First, let me tell you that this was a difficult post to write. It's hard for me to actually put into words what I think and feel on this subject. Plus, I'm sure that there are those out there who are going to read their own prejudices into it and misunderstand what I am saying. Let me say that first and foremost, I love my daughter. There is nothing in the world that would make me love her less than I do now, and I love her more and more every single day. She is my life. Every thought I have involves her.

So, now it's confession time. I sometimes worry that my daughter isn't super-duper smart. In a "high IQ" sort of way. She has her own talents and gifts, but she has been a little behind the curve on the milestones, like crawling and walking and talking. I feel guilty that it's somehow my fault. I went back to work too soon. I didn't breastfeed long enough. I didn't buy the right brain-stimulating baby toys. I feel embarrassed as I listen to other parents talk about their "advanced" children and as I answer why Squid isn't doing those things yet. Then, of course, I feel guilty because I feel embarrassed. It's a vicious cycle and I haven't figured out how to get out of it.

I feel bad because I am sure part of the issue is my geekiness. Cerebral pursuits are important to me and my spouse. We're readers. We're gamers. We were both in drama. I was a in speech and debate in high school and started out as a biology major in college. I even belonged to Mensa for a short while.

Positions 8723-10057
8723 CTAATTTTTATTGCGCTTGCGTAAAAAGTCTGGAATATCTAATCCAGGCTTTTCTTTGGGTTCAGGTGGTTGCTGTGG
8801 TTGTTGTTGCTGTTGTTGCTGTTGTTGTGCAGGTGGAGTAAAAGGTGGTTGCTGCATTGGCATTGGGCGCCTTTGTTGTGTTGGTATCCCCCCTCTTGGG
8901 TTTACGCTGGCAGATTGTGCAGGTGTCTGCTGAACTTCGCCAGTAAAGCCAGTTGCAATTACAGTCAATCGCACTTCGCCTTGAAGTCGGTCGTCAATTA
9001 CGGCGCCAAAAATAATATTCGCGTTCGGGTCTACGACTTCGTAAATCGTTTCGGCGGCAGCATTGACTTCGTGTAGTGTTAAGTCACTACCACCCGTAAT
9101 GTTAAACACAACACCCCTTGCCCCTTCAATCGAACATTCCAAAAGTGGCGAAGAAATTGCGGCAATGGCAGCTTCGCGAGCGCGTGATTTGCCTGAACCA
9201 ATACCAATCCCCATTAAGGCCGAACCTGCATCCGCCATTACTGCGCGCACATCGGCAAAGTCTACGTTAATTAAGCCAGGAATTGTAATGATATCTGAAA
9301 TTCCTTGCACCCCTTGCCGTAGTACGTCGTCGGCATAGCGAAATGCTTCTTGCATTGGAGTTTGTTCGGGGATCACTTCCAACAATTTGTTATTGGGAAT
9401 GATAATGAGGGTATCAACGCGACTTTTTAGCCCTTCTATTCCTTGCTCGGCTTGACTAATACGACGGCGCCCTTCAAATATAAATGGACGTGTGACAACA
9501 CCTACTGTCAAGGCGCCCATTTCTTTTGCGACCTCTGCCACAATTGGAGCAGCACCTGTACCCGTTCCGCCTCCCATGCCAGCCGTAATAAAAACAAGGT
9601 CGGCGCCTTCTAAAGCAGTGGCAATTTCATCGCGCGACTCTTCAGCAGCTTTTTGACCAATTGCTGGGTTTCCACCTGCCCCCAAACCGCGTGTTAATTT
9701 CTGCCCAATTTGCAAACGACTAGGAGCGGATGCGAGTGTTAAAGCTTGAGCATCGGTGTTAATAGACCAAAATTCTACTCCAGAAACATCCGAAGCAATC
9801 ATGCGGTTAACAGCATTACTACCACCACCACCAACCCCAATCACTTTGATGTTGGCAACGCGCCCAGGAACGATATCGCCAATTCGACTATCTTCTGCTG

Again, don't misunderstand what I am saying. It's not that I would judge Squid for not testing off the charts or for not being labelled "gifted". I just worry that she would feel bad, knowing that mom and dad are such nerds, if she isn't. I don't want her to feel that we don't understand or couldn't understand her. I don't want her worrying about trying to prove something to us and not learning to appreciate her own unique gifts and qualities.

And I am proud of who she is already, regardless of any future test scores. I mean, have you read any of this blog? She is charismatic in a way I will never be. She already shows a talent for spatial reasoning that boggles her father and me.And she is flat-out hilarious. I laugh every day at one antic or another.

I know that her attitude is going to be completely dependent on my attitude. And I am trying to formulate a game plan that covers all possibilities. But I am totally flying blind on this. I'm taking it day by day, hoping that inspiration strikes and that I will see the golden opportunities to nudge her in the right directions. At the same time, I don't want to ever downplay my own smarts, because I NEVER want her to think that women should pretend to be dumb for society's sake. I would rather her be over-confident in her self-worth and intelligence than ever think of herself as "less than".

I really want her to understand that I don't value brains above all else. I would completely give up a bunch of IQ points if I could trade them in for social skills. Plus, there is a lot of pressure on smart people to be smart all the time and in all things. And if you aren't, you are either lazy or just not that smart. I also value hard work over natural talent, because I've learned that hard work is what gets you places. Natural talent only gets a toe in the door.